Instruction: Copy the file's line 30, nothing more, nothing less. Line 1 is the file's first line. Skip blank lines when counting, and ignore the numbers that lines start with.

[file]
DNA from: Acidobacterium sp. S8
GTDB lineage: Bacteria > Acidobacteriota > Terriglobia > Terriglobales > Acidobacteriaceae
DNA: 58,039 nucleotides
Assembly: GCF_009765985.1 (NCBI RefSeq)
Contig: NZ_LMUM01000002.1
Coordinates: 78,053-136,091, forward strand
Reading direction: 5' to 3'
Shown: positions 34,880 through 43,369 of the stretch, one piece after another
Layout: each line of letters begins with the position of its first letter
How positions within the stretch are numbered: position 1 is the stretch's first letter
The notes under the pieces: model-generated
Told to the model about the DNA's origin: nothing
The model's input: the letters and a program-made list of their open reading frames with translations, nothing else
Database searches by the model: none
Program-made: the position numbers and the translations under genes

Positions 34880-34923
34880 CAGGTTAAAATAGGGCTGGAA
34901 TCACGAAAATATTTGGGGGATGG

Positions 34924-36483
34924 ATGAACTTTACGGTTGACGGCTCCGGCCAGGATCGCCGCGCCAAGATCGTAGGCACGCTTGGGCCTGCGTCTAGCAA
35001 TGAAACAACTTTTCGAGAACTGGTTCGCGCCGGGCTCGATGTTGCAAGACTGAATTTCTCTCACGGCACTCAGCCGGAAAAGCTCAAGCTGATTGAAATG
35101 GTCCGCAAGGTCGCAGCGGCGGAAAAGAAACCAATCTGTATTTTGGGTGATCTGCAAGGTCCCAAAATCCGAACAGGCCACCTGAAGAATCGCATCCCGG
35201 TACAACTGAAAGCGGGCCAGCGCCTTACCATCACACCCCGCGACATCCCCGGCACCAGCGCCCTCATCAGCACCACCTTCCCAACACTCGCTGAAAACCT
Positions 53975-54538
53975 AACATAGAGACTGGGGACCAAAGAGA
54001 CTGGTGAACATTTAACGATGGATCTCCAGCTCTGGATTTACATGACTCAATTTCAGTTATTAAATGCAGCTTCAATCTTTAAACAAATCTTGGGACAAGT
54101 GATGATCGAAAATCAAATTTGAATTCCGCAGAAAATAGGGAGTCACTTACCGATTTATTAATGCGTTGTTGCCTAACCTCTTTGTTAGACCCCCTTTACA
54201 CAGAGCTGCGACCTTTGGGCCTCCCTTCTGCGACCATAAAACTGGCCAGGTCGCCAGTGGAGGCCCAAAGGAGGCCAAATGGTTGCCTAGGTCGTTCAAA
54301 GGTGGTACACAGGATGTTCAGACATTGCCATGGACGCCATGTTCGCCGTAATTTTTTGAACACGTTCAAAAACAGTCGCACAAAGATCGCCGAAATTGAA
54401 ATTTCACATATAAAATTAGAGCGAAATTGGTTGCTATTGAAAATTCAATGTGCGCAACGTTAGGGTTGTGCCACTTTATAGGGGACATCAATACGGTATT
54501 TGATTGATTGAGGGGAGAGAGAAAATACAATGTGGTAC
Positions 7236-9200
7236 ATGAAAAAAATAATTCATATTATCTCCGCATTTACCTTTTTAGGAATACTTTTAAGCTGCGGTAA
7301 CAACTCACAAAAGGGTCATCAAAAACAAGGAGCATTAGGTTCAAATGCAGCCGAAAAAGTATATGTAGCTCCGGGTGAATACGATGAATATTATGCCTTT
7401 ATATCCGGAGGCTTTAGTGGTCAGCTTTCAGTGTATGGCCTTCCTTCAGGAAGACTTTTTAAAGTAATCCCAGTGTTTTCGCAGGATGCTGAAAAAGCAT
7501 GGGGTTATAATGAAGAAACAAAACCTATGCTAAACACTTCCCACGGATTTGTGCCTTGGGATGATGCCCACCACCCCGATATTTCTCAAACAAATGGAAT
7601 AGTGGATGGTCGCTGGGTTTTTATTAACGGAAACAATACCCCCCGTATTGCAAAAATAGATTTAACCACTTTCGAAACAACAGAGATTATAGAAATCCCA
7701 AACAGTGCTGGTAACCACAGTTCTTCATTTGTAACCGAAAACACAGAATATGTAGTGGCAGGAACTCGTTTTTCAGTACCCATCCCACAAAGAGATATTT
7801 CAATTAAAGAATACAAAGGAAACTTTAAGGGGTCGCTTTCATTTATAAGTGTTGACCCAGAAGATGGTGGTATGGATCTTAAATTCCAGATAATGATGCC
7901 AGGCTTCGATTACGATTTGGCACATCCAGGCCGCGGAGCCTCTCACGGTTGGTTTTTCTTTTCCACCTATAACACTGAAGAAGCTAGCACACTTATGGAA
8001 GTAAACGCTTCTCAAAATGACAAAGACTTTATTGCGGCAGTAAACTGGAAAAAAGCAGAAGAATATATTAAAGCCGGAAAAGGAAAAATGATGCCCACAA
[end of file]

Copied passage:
54401 ATTTCACATATAAAATTAGAGCGAAATTGGTTGCTATTGAAAATTCAATGTGCGCAACGTTAGGGTTGTGCCACTTTATAGGGGACATCAATACGGTATT